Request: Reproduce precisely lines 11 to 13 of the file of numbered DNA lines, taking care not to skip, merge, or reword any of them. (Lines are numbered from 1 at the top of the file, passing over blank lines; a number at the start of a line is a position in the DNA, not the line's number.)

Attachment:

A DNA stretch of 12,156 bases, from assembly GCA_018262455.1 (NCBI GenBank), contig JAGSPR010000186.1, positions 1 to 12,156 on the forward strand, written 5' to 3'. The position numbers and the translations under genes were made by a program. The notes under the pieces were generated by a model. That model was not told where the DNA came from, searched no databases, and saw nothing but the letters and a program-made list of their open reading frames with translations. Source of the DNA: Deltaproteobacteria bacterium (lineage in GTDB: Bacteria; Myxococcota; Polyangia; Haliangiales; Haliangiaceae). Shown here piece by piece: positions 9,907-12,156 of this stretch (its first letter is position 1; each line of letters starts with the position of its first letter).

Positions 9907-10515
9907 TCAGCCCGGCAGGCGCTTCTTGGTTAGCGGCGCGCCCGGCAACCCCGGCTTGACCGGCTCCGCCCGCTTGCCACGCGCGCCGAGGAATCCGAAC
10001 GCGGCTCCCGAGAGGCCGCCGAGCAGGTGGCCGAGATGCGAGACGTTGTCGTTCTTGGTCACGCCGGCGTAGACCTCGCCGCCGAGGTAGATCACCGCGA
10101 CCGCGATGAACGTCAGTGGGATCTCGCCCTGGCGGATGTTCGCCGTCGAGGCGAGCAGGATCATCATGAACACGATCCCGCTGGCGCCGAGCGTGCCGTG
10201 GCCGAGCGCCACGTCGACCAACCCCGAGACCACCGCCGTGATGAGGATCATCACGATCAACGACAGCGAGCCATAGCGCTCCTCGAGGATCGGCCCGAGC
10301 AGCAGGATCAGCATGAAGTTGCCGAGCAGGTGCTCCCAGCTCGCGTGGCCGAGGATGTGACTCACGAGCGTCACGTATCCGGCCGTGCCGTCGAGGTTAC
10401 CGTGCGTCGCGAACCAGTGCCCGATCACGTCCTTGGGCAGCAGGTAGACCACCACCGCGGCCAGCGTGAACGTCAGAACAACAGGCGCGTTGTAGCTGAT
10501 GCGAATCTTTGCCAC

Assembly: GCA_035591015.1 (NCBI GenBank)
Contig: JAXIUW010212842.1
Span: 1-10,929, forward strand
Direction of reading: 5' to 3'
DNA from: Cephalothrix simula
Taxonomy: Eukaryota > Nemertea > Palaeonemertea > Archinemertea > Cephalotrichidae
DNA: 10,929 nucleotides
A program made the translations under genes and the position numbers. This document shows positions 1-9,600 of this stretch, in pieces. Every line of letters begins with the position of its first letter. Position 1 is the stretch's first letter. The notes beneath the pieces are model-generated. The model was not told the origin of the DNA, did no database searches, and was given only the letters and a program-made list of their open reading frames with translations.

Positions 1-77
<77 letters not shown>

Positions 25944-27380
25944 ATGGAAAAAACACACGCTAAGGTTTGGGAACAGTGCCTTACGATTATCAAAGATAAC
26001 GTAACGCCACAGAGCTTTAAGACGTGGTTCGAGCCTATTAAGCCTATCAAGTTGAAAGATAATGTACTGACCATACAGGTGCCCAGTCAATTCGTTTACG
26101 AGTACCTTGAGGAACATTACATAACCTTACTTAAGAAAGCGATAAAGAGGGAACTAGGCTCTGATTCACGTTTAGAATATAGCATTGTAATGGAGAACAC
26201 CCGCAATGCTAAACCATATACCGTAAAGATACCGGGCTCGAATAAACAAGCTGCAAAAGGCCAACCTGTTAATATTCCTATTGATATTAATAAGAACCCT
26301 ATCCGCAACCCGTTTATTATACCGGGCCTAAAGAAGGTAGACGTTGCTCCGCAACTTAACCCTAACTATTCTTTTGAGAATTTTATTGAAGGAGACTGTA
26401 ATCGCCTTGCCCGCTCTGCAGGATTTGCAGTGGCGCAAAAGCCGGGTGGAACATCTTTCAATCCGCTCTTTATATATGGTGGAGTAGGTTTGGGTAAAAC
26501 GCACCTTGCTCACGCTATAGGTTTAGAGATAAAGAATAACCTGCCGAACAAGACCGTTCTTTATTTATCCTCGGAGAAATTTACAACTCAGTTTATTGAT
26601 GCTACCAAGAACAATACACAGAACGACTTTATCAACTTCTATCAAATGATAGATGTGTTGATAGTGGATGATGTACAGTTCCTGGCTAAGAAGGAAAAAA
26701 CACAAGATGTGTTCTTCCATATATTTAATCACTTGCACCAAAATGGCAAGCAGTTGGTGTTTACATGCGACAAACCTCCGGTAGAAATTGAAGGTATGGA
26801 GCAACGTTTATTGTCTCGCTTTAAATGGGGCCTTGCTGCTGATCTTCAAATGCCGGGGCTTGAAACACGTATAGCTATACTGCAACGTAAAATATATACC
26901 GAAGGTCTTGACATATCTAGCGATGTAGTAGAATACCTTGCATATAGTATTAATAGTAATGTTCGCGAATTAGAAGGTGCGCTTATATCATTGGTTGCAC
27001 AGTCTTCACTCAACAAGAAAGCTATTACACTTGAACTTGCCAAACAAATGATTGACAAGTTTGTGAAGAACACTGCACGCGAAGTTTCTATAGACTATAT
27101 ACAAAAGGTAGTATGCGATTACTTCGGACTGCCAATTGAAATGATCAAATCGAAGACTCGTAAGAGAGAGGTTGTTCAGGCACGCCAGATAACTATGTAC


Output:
Contig: JAXIUW010212842.1
Span: 1-10,929, forward strand
Direction of reading: 5' to 3'